It feels great to read a scientific study that confirms what you already know about music education. You are affirmed, emboldened, reassured.
But there are two problems.
First, you and your colleagues didn’t need convincing. If you’re a music teacher, you’ve already seen plenty of examples of how it works. You don’t need “scientific” proof.
Second, I have never seen a comment saying, “I used to think music education was frivolous, and this article changed my mind.” You are literally preaching to the choir (and their directors).
We all need to get better at advocacy. But sharing these is harmful because they feel like advocacy but aren’t.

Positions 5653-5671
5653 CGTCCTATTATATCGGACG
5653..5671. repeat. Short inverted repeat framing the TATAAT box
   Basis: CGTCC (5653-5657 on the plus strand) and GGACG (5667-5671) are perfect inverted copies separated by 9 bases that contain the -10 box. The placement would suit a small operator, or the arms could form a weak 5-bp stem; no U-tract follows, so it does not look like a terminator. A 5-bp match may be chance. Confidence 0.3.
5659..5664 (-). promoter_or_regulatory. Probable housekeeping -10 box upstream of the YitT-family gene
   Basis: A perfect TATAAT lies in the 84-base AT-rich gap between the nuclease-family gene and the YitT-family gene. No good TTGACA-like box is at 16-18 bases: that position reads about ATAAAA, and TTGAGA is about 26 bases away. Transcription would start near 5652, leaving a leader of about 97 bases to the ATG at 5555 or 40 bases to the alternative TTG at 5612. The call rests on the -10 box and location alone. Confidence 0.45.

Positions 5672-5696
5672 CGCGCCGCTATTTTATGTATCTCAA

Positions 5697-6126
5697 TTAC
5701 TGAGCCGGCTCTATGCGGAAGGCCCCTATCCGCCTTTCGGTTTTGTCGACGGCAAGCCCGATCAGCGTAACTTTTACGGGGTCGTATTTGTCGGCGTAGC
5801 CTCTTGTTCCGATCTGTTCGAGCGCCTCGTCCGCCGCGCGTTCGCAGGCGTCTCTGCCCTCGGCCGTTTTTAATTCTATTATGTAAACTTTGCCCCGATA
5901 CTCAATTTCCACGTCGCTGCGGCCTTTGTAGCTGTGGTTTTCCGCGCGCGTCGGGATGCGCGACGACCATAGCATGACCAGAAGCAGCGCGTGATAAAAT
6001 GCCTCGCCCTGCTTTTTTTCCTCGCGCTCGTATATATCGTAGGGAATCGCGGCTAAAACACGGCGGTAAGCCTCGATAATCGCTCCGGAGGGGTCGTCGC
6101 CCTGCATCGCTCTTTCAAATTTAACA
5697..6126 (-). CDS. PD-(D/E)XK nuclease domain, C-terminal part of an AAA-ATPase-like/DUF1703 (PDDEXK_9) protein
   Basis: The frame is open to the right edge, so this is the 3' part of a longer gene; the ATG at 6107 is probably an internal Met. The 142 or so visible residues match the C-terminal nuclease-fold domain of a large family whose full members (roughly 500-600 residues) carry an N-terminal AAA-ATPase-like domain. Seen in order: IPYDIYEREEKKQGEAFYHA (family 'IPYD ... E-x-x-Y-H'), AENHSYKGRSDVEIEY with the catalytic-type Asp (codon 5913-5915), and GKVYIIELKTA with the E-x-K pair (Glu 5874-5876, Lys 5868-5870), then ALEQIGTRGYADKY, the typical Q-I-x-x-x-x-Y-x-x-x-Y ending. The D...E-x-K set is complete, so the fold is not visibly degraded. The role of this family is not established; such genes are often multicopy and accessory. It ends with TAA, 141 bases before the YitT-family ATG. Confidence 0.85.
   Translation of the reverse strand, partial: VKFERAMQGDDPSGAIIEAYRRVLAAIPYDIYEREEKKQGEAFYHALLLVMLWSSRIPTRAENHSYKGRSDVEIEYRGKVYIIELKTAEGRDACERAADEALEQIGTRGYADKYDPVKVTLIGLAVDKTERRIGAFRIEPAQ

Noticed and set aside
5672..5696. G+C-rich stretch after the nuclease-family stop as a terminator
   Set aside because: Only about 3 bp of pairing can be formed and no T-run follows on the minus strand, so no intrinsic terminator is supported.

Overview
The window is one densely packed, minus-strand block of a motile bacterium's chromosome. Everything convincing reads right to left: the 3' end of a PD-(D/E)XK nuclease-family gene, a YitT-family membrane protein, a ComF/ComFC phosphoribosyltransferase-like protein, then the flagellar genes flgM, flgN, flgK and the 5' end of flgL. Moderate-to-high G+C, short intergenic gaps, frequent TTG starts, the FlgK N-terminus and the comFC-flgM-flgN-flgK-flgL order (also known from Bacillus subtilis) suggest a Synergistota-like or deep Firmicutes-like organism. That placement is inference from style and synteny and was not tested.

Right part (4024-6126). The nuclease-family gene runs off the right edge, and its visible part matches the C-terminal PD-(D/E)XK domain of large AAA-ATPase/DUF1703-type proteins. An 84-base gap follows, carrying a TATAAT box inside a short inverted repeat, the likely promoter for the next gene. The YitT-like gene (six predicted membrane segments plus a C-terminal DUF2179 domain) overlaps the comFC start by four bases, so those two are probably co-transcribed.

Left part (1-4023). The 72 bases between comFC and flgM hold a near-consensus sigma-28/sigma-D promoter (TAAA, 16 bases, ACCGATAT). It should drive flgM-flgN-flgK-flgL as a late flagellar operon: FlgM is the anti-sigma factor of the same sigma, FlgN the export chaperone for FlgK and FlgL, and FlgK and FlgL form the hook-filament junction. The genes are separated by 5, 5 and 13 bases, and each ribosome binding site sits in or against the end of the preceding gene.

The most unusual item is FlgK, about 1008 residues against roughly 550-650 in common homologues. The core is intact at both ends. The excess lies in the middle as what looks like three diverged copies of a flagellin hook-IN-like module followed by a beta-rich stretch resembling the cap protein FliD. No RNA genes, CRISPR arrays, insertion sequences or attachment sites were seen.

Next time you read an article like this, try one of the following things:
1. Send it to your state and federal congresspersons.
2. Even better: print it and bring it to their open local meeting times.
3. Send the article privately to someone you think might disagree about this with a note, “I’d love to discuss this with you.”
4. Come up with a five- to ten-minute presentation highlighting these things that you can take to local organizations: Rotary, Lions, your local Chamber of Commerce.
Actually, I’ll do you one better. In a few weeks I’ll be posting a presentation with a script you can use for such occasions. Watch for it!
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